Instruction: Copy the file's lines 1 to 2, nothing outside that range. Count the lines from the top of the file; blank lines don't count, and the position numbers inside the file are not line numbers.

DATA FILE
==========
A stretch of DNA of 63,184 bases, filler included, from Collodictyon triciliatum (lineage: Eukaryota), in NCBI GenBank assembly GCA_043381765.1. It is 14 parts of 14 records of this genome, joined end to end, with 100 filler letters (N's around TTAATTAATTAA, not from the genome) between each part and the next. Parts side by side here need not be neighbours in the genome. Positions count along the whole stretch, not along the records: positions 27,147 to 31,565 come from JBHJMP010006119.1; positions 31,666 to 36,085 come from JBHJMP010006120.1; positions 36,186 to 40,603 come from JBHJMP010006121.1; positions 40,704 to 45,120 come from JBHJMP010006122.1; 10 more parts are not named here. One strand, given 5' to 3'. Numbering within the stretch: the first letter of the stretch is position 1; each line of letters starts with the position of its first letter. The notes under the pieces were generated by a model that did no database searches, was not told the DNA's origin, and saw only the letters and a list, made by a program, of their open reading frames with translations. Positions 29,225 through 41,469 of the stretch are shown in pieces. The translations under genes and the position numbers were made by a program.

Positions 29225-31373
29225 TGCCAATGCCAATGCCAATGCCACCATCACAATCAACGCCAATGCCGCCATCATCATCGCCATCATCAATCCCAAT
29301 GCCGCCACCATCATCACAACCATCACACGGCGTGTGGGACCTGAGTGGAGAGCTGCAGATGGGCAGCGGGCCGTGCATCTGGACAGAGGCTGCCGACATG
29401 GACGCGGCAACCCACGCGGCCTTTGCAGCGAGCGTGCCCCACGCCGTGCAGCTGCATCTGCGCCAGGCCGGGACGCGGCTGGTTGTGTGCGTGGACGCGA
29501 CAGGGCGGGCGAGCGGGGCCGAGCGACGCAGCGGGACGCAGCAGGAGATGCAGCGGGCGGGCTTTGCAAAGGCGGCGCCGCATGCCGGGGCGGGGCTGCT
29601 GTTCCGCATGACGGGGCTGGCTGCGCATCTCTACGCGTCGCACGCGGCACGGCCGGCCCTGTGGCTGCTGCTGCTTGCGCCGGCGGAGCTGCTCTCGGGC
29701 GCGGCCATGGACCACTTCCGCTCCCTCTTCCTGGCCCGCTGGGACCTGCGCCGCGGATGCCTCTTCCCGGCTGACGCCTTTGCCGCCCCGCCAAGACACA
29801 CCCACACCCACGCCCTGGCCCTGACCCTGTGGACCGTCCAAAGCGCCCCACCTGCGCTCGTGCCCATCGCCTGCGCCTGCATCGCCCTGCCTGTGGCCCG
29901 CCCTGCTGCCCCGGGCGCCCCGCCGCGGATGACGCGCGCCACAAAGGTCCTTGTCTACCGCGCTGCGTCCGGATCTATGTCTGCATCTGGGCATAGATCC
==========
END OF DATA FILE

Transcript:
A stretch of DNA of 63,184 bases, filler included, from Collodictyon triciliatum (lineage: Eukaryota), in NCBI GenBank assembly GCA_043381765.1. It is 14 parts of 14 records of this genome, joined end to end, with 100 filler letters (N's around TTAATTAATTAA, not from the genome) between each part and the next. Parts side by side here need not be neighbours in the genome. Positions count along the whole stretch, not along the records: positions 27,147 to 31,565 come from JBHJMP010006119.1; positions 31,666 to 36,085 come from JBHJMP010006120.1; positions 36,186 to 40,603 come from JBHJMP010006121.1; positions 40,704 to 45,120 come from JBHJMP010006122.1; 10 more parts are not named here. One strand, given 5' to 3'. Numbering within the stretch: the first letter of the stretch is position 1; each line of letters starts with the position of its first letter. The notes under the pieces were generated by a model that did no database searches, was not told the DNA's origin, and saw only the letters and a list, made by a program, of their open reading frames with translations. Positions 29,225 through 41,469 of the stretch are shown in pieces. The translations under genes and the position numbers were made by a program.

Positions 29225-31373